I'm gearing up for another too-quick trip to my parents' and brother's houses, where we celebrate Thanksgiving and Christmas just before or just after the big dates. There will be plenty to eat and, of course, cake, though all of the kids will mostly feast on icing and then work the resulting sugar high off by going ballistic in my brother's basement, while the grownups cast their diets to the wind and indulge.

    We'll also be indulging in something else, something that only people with far-flung families can truly understand: A chance to reconnect with the people closest to us.

    Distance, I think, may be relative. The 300 or so miles between my home and my parents' isn't much to me, though I know plenty of people who can't imagine living less than a 15-minute drive from their mom and dad's places. My own parents left their homes as very young adults -- my dad came to the US from Haiti at the tender age of 17 to go to college, and my mom came here from India as a 22-year-old

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  • Is anything off-limits in this economy?

    Getty ImagesGetty ImagesOur toddler has been clingy lately, at school and at home, and though I chalked it up to his being barely 2-years-old, I did wonder whether there was something else going on. One of his caregivers left his daycare recently, an it ocurred to me that I haven't seen several of his classmates in a while.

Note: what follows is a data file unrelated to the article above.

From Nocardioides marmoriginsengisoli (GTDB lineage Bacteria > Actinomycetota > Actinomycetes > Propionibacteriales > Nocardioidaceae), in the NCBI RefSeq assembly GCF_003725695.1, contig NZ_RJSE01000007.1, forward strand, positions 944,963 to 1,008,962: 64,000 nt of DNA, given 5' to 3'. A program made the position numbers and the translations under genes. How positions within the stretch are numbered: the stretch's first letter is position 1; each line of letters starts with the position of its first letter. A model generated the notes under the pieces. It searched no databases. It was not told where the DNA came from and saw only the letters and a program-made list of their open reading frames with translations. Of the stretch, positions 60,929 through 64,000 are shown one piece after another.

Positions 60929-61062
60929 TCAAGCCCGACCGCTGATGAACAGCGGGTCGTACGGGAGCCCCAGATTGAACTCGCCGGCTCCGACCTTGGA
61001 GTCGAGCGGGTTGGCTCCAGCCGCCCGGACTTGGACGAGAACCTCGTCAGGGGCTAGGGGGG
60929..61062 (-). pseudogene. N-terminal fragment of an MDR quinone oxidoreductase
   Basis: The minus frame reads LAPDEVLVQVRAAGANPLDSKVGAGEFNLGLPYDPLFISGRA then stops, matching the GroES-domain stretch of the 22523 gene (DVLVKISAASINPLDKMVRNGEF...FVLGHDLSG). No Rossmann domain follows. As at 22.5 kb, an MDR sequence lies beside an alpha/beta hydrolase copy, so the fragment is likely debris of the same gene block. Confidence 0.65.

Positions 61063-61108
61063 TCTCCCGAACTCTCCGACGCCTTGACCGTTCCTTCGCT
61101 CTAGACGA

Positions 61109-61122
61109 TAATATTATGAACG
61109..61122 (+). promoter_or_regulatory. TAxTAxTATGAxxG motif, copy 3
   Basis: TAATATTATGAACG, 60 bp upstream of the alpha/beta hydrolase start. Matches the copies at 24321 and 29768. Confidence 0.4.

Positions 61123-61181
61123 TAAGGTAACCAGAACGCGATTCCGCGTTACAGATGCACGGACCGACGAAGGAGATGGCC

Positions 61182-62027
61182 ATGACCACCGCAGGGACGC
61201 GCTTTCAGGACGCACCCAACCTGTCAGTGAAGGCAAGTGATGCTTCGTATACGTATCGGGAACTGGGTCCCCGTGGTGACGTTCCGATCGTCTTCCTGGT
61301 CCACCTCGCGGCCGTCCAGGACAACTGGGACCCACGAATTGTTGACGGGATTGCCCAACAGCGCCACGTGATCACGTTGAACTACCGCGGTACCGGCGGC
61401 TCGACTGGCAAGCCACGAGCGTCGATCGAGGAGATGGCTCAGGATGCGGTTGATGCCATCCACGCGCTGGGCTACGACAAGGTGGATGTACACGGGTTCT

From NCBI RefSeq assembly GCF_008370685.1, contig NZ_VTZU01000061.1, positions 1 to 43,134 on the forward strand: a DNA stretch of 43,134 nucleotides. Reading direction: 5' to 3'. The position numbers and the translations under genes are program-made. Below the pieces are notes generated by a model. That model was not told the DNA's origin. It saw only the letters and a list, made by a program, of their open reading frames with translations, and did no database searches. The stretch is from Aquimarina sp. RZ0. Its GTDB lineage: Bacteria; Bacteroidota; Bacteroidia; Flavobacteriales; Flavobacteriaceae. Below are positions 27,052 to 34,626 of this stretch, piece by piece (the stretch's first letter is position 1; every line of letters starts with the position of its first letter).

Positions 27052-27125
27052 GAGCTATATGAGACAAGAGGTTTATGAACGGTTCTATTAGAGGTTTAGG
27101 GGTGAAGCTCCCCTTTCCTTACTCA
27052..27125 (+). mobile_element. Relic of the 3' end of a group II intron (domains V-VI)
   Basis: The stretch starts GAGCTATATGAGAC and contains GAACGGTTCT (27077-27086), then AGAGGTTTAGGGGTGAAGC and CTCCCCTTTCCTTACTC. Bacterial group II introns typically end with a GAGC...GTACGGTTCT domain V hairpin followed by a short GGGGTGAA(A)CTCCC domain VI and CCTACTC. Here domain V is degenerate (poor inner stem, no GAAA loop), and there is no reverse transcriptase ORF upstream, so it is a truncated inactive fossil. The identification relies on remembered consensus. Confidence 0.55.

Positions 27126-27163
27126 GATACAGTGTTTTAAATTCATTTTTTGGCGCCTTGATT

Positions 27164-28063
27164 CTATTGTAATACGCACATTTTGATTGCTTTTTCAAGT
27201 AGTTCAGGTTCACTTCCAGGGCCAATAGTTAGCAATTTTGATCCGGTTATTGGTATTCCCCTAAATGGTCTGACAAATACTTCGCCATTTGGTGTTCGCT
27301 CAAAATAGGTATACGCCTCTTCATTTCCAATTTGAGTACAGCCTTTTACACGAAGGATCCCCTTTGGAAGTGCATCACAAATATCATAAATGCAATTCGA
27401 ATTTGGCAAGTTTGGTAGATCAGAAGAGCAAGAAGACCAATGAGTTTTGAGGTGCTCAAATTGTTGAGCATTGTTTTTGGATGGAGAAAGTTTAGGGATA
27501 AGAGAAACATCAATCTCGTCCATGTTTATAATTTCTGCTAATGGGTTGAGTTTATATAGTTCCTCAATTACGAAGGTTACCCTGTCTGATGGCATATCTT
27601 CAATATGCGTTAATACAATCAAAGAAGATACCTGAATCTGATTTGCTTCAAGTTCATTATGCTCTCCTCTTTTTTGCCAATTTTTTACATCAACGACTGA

I was still thinking about it as I walked him into his classroom, where he promptly attached himself to my leg -- very unusual for my outgoing little man. When one of his little friends came up to greet him, my boy, still wrapped around my knees, held out one pudgy arm, keeping his friend at arm's length. When the friend tried again, my boy pushed him away. "No! No hug!" he said, loudly.

    Embarrassed, I stooped down to tell him that we don't push our friends, and then turned to the other little boy to say that my guy just wasn't ready for hugs yet; in true toddler style, the friend didn't seem to mind, thank goodness. A few minutes later, their teacher told me that particular

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  • Tipping the scales of work-life balance

    Getty ImagesGetty ImagesLast night, I fell asleep while putting the little ones to bed. When I woke up (in my preschooler's room) nearly three hours later, I was totally useless. I stumbled downstairs, thinking that at the very least I needed to wash the dishes so they don't linger overnight, but my husband had already done them and that threw me for a loop. (I meant to do dishes? And they're done? And I didn't do them? What else did I do unconsciously while I was thinking I needed to do it? Anything? Wait, what?) After wandering around aimlessly and sitting in front of my computer for a full three minutes before noticing it was off, I called it quits and went to bed for real.